Process Evaluation of an Intervention for the Management of Neuropsychiatric Symptoms in Young-Onset Dementia

Britt Appelhof*, Christian Bakker, Jeannette C. L. van Duinen-van den Ijssel, Sandra A. Zwijsen, Martin Smalbrugge, Frans R. J. Verhey, Marjolein E. de Vugt, Sytse U. Zuidema, Raymond T. C. M. Koopmans

*Corresponding author for this work

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Abstract

Objectives: A process evaluation was performed for an intervention aimed at improvement of the management of neuropsychiatric symptoms in young-onset dementia. Data about sample quality and intervention quality was evaluated to better understand internal and external validity. In addition, data about the implementation strategy and factors affecting implementation were evaluated to improve further implementation of the intervention. Design: A model proposed by Leontjevas and colleagues consisting of first-order (validity) and second-order (implementation) data was used. Setting and Participants: Care units delivering specialized treatment and support for residents with young-onset dementia. Measures: A description of the recruitment, randomization procedure, and intervention reach was carried out to determine sample quality. To determine intervention quality, data on satisfaction, relevance, feasibility, and fidelity were collected through a questionnaire and reports logged on the server of the web-based intervention. A description of the implementation strategy was provided. Barriers and facilitators for implementation were collected by a questionnaire and analyzed by deductive content analysis. Results: Care units varied in size and were recruited from different geographical regions in the Netherlands. The informed consent rate of the residents was 87.7%. The majority of the nursing home staff were satisfied with the intervention. However, parts of the intervention were perceived as less relevant for their own organization. The feasibility of the intervention was considered low. The fidelity differed between care units. The implementation strategy did not overcome all barriers. Factors affecting implementation covered 3 themes: organizational aspects, culture of the organization, and aspects of the intervention. Conclusions: In general, our results showed sufficient internal and external validity, warranting further effect analyses. Adaptations to specific steps of the care program should be considered to increase feasibility and sustainability. In addition, integration of the care program into the electronic health records is expected to further improve implementation. (C) 2018 AMDA - The Society for Post-Acute and Long-Term Care Medicine.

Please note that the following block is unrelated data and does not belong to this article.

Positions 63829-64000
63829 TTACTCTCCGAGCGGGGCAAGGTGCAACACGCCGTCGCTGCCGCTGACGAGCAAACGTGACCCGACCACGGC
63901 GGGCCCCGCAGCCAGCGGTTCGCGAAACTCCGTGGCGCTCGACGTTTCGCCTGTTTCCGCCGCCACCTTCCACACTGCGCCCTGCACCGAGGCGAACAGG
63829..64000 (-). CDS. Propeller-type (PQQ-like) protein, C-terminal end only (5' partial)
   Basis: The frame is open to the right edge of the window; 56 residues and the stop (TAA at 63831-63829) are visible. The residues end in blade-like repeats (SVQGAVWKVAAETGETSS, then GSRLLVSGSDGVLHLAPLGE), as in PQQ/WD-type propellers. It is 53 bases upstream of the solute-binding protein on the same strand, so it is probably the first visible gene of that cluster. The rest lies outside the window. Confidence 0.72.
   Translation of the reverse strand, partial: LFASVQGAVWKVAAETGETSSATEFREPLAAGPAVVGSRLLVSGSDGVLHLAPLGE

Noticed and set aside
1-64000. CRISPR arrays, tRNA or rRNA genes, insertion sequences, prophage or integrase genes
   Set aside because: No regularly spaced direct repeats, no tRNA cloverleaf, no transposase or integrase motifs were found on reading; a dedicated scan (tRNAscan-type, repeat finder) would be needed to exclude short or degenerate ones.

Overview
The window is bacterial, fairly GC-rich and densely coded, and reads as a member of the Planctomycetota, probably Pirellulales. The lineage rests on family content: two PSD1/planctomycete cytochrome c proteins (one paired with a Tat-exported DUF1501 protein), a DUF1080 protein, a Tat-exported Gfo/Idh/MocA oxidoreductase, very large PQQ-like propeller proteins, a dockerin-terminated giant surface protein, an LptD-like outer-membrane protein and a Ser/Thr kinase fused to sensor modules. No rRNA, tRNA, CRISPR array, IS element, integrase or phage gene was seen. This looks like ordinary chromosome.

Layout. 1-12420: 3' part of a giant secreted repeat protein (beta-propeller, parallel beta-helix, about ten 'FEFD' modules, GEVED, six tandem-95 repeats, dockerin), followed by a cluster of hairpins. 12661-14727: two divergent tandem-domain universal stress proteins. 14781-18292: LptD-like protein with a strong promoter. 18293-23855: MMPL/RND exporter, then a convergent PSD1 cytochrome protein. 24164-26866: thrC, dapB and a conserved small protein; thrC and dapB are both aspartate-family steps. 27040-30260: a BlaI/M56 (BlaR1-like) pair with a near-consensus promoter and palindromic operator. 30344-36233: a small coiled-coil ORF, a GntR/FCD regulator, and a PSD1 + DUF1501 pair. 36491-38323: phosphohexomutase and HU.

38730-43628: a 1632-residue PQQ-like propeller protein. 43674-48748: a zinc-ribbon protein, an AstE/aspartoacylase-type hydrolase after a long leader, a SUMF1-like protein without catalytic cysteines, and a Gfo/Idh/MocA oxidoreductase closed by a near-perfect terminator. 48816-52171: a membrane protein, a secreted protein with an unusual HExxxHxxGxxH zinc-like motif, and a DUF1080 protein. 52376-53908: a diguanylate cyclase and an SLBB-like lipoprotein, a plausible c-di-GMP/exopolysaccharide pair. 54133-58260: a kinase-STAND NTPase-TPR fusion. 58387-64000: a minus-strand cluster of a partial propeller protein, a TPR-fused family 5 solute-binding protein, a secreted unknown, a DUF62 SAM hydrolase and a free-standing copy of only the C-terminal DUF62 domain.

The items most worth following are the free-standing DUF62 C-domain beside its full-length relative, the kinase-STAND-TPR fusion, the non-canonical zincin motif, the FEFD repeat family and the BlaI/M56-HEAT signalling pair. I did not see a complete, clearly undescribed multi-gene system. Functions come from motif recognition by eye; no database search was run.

Original languageEnglish
Pages (from-to)663-671
Number of pages9
JournalJournal of the American Medical Directors Association
Volume19
Issue number8
DOIs
Publication statusPublished - 1 Aug 2018

Keywords

  • Process evaluation
  • implementation
  • nursing home
  • intervention
  • young-onset dementia
  • neuropsychiatric symptoms
  • QUALITY-OF-LIFE
  • NURSING-HOME RESIDENTS
  • PSYCHOTROPIC-DRUG USE
  • CHALLENGING BEHAVIOR
  • CARE PROGRAM
  • IMPLEMENTATION
  • DETERMINANTS
  • STRATEGIES
  • VALIDITY
  • TRIALS

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